• Family Oracle

    Celia Bell

    Summer 2019

    The oracle sits before a bowl of slightly moldering oranges, the smoke from the incense insinuating itself into her tightened nostrils and giving her a headache. The incense is scented with peach or pineapple or coconut, one of those fruity flavors that smells, when burned, like fever sweat. The oracle’s name is Lila Borden; she is thirty years old. Snub-nosed, with a round, rosy face. Her ash-blonde hair is prematurely graying—or does she dye it that way to lend gravitas to her otherwise youthful appearance? 

    Only one way to find out. I am a diffuse presence not located in space, but my attention is concentrated on the pockmarked oranges, the false flicker of the electric candles, the smoke making a screen between the oracle and the—my—the family. In the little dish of blood beside the oranges, the dark, viscous surface throbs with the guttering light. Someone should replace those bulbs. It’s pig’s blood, but Lila the oracle is bleeding too, into a plasticized napkin adhered to her underwear, and that will make everything easier. She knows this. I focus on the little dip in the back of her skull, and she tenses. 

    It’s like a whirlpool, going down—I touch that place where the infant bones grew together, and suddenly I’m being sucked into the net of nerves stretched tight from the crown of Lila’s head to her coccyx. She lets out a ululating wail and curls herself up like a chick inside an egg. My roots are deep inside her ribs, but the wailing doesn’t cease. It’s partly myself, feeling the squeeze of flesh once more, the roughening of her throat as she shrieks, the dull cramps of menstrual pain. It’s partly Lila, vainly trying to buck off her ghostly rider, for even if the girl has the talent for it, it’s not pleasant to sell your body for a living. I can feel the elastic band of her slacks digging into the soft flesh around her waist. She retches—I taste bile, again, mingling with the scent of the incense and the rotting oranges and the blood. The room is foul, but I am used to foulness. Didn’t I wring out the last gasp of my own desiccated, sweating, incontinent corpse less than six weeks ago?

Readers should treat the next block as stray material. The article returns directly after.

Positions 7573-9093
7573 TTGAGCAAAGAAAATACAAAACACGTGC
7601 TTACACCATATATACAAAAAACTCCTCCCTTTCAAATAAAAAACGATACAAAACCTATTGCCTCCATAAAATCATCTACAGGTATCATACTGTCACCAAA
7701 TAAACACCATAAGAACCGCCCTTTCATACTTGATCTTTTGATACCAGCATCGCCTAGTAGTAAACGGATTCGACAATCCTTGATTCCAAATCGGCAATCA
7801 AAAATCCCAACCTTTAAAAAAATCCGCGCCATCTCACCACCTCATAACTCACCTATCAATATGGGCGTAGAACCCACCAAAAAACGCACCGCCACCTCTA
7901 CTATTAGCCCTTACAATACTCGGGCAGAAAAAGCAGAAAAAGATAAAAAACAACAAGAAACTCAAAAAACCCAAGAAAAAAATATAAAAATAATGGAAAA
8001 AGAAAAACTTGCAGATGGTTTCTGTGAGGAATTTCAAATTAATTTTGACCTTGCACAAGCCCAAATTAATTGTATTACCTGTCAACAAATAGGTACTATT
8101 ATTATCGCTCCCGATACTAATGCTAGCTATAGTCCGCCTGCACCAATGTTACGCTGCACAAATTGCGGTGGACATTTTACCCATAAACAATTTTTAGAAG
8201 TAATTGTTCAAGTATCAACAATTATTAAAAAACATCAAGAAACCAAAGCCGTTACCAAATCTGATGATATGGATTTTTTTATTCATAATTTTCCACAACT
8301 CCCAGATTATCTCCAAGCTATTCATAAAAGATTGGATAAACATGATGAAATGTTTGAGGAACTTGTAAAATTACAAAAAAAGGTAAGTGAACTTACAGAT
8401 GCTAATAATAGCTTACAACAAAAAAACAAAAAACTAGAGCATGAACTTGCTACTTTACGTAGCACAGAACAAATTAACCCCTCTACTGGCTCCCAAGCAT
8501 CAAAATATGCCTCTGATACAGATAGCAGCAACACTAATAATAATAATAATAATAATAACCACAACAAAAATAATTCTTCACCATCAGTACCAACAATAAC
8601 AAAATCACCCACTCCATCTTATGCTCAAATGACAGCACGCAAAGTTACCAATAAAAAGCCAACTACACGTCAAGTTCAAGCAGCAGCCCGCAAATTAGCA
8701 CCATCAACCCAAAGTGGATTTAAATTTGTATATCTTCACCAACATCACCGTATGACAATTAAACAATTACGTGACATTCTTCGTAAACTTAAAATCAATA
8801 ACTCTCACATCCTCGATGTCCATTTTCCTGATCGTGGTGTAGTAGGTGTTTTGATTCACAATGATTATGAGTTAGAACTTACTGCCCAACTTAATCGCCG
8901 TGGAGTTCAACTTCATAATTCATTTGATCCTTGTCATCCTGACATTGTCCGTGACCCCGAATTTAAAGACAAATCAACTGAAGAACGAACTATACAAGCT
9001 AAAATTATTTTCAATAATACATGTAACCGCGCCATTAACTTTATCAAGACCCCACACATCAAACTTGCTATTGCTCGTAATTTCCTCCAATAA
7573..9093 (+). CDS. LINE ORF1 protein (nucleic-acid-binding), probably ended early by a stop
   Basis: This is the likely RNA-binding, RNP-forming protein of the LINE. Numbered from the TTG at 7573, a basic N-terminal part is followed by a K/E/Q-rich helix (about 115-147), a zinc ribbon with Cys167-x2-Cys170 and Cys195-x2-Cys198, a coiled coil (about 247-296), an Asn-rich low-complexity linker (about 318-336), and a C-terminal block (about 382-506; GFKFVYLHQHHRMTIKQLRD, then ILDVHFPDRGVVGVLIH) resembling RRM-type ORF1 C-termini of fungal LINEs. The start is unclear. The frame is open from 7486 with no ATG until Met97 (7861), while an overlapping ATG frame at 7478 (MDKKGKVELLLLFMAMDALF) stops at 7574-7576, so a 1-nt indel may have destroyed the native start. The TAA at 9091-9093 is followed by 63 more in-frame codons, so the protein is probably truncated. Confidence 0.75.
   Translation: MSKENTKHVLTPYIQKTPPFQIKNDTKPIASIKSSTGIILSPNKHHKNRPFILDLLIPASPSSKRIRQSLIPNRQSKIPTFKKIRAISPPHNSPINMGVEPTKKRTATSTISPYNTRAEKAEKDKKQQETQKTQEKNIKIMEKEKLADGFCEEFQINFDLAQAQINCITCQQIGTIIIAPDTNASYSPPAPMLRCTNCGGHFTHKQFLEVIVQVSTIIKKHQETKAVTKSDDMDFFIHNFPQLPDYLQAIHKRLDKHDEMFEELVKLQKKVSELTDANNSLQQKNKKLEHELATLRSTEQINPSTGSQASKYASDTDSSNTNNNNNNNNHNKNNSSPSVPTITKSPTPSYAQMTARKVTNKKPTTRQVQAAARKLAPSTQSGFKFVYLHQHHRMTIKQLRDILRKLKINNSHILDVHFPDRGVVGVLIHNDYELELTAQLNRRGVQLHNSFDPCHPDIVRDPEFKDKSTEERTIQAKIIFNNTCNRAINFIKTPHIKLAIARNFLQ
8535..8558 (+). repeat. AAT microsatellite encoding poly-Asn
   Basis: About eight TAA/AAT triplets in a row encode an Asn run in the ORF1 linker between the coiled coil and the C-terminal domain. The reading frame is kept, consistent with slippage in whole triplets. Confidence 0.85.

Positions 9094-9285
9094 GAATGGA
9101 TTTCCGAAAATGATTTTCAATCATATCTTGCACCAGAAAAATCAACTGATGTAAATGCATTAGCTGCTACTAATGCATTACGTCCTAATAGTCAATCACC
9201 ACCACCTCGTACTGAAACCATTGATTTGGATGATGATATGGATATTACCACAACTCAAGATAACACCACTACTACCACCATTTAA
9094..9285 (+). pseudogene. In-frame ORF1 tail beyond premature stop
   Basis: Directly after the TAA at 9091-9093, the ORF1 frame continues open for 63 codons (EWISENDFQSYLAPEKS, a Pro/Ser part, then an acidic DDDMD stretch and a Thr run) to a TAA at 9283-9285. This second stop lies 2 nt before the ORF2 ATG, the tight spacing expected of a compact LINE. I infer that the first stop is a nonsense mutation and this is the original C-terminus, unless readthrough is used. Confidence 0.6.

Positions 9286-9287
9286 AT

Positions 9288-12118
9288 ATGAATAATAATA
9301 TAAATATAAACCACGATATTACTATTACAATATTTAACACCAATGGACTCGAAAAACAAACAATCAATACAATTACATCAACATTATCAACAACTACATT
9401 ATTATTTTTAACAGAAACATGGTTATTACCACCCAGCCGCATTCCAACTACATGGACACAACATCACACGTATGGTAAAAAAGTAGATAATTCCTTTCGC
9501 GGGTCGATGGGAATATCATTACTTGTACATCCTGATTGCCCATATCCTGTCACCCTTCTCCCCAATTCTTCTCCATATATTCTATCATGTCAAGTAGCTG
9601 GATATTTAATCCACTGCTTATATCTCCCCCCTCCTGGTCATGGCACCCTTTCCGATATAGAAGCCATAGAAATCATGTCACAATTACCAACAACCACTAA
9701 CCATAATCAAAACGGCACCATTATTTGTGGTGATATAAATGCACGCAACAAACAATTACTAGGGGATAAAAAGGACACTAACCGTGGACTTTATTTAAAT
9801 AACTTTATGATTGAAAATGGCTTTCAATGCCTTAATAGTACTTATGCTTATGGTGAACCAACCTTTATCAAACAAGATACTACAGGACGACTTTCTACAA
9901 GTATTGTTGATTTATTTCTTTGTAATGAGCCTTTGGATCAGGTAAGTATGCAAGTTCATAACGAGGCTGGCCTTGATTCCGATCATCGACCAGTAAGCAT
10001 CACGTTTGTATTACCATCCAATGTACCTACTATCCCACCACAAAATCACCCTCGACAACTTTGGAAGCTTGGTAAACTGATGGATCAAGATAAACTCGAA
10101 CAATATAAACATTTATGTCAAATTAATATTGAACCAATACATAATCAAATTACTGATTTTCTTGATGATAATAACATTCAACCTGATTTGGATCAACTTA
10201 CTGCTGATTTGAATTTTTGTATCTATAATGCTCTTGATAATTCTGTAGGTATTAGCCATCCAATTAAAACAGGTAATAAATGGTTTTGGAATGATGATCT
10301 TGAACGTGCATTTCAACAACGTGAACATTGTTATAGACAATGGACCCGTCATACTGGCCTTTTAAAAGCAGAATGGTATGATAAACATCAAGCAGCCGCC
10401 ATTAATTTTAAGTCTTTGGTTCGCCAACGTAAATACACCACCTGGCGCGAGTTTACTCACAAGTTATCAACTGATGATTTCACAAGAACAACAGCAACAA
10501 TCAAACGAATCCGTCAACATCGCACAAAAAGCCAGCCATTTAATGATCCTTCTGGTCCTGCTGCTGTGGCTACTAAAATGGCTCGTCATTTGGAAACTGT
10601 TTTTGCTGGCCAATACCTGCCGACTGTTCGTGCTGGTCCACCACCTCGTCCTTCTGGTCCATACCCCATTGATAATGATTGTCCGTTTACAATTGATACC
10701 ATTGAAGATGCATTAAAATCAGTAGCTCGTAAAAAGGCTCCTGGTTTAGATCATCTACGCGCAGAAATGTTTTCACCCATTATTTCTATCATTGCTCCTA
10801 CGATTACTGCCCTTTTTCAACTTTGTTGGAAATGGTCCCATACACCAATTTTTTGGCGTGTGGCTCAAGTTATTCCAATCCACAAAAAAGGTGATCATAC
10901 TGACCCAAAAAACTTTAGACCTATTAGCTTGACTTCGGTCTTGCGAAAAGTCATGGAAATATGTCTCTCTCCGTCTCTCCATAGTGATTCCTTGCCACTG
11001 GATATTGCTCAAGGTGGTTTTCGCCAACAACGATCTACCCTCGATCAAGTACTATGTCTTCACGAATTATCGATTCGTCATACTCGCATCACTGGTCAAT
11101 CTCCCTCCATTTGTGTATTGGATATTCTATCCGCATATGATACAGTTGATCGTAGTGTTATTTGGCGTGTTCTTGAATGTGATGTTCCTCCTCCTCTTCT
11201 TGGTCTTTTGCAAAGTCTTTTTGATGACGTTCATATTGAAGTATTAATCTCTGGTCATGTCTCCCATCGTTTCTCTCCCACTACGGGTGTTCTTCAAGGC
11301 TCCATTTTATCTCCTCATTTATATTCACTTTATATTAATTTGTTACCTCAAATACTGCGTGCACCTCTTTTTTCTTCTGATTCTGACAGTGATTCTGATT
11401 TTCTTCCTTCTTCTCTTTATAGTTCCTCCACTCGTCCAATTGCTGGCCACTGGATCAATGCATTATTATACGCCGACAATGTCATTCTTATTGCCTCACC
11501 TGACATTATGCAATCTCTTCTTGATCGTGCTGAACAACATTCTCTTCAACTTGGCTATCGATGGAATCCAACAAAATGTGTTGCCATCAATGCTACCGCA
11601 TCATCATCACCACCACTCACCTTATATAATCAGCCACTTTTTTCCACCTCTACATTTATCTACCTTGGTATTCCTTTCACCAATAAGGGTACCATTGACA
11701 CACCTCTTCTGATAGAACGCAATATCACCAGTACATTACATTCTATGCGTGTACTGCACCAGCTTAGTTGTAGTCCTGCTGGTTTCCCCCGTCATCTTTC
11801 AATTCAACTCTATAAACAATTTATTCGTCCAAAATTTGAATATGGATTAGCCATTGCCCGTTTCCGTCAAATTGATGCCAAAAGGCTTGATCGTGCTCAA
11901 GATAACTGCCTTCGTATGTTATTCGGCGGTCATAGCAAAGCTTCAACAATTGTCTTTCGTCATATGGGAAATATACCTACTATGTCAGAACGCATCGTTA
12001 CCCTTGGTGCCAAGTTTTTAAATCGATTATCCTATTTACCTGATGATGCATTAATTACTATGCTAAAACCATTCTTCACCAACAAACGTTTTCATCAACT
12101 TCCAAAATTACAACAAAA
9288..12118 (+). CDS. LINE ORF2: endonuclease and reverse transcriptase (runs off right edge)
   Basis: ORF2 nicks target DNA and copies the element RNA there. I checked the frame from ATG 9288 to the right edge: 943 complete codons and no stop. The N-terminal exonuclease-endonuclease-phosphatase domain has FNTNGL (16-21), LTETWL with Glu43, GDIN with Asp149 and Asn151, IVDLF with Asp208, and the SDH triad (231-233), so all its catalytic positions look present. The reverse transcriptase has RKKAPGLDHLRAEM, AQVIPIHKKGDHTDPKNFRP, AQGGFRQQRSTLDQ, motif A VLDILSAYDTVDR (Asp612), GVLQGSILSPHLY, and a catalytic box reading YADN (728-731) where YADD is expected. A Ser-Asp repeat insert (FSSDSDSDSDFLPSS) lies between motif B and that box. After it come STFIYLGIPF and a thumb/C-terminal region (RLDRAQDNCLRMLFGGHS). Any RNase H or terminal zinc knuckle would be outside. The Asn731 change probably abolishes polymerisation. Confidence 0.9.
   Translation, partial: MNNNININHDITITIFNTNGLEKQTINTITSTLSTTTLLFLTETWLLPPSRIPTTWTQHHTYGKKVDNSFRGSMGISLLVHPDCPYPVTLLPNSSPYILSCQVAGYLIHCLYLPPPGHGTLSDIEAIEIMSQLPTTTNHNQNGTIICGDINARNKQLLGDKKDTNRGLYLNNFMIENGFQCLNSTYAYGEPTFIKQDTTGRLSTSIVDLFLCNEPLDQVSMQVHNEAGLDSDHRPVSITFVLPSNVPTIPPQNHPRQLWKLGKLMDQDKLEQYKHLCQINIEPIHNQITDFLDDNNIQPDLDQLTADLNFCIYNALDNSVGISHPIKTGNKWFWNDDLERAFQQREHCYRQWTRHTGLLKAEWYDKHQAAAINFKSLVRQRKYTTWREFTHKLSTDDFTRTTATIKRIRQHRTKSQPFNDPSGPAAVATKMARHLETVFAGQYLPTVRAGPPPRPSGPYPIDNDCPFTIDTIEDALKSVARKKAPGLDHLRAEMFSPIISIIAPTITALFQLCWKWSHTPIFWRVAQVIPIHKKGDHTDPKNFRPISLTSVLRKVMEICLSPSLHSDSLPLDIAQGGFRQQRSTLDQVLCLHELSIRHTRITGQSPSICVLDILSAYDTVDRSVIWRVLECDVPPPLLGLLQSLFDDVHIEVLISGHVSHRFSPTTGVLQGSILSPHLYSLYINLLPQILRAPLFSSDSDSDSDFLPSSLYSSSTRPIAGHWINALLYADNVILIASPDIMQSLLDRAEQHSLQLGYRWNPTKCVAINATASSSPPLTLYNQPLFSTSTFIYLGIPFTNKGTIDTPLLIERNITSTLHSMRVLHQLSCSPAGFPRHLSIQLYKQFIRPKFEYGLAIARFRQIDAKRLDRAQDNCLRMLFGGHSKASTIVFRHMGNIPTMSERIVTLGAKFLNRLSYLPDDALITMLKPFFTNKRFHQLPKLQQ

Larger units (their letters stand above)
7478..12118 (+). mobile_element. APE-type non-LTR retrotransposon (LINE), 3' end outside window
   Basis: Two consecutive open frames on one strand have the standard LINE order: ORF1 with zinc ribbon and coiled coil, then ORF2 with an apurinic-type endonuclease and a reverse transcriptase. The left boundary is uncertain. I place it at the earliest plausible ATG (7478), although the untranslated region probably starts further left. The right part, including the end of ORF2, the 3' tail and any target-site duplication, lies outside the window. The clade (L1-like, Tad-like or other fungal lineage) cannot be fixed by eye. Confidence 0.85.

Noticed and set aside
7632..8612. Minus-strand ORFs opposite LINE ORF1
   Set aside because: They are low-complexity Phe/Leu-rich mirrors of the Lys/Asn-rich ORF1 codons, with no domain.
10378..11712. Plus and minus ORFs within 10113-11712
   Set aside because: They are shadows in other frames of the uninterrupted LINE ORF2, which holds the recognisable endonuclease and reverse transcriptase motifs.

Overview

Which means, of course, that I ought not to have been called back. A fresh ghost often becomes disoriented when confronted with the incense and offerings, prone to curse rather than offer mercies. It’s difficult for the oracle, too, to welcome an angry spirit into her body. But the faces assembled—they want something from me. Something too pressing to let me sleep and dissolve fitfully back into the air.

    Old ghosts are called up during family festivals, to provide continuity with the ancestors. That I’ve been summoned so soon after my death means there’s been a haunting. I don’t remember. 

    Do I remember?

    “Damn your liver,” I grunt, through Lila’s throat. “Gerald, you were too good to attend my deathbed, I hope your syphilitic nose falls off. Marcus, Monica, did you think I wouldn’t see you fighting over the family silver when I died?” I should say that I have no idea whether they actually did this. My memories of my post-death are all in a storm, but that’s hardly a reason for self-restraint. “Did you shed a single tear at my funeral? I wish on you cancer, tinnitus, diarrhea, uterine prolapse, I hope your next baby—” 

    But a curse on a baby is a graver matter than the same on an adult, infants being as defenseless against spiritual influence as they are against diseases of the bacterial kind. Lila gasps and, remembering that she was supposed to be directing her rider, unclaws her hand and takes a bite of one of the mushy oranges, her teeth piercing the skin. The curse stays unuttered, the sickly sweet juice slides down Lila’s throat and not only stitches me a little bit more closely into her but subjects me to her will.

    She’s clever, maybe, if not wise. Quick-thinking.

    Celia Bell is an MFA candidate at the New Writers Project in Austin, Texas. Her work has appeared in Bomb, Five Points, and the New York Times Magazine.

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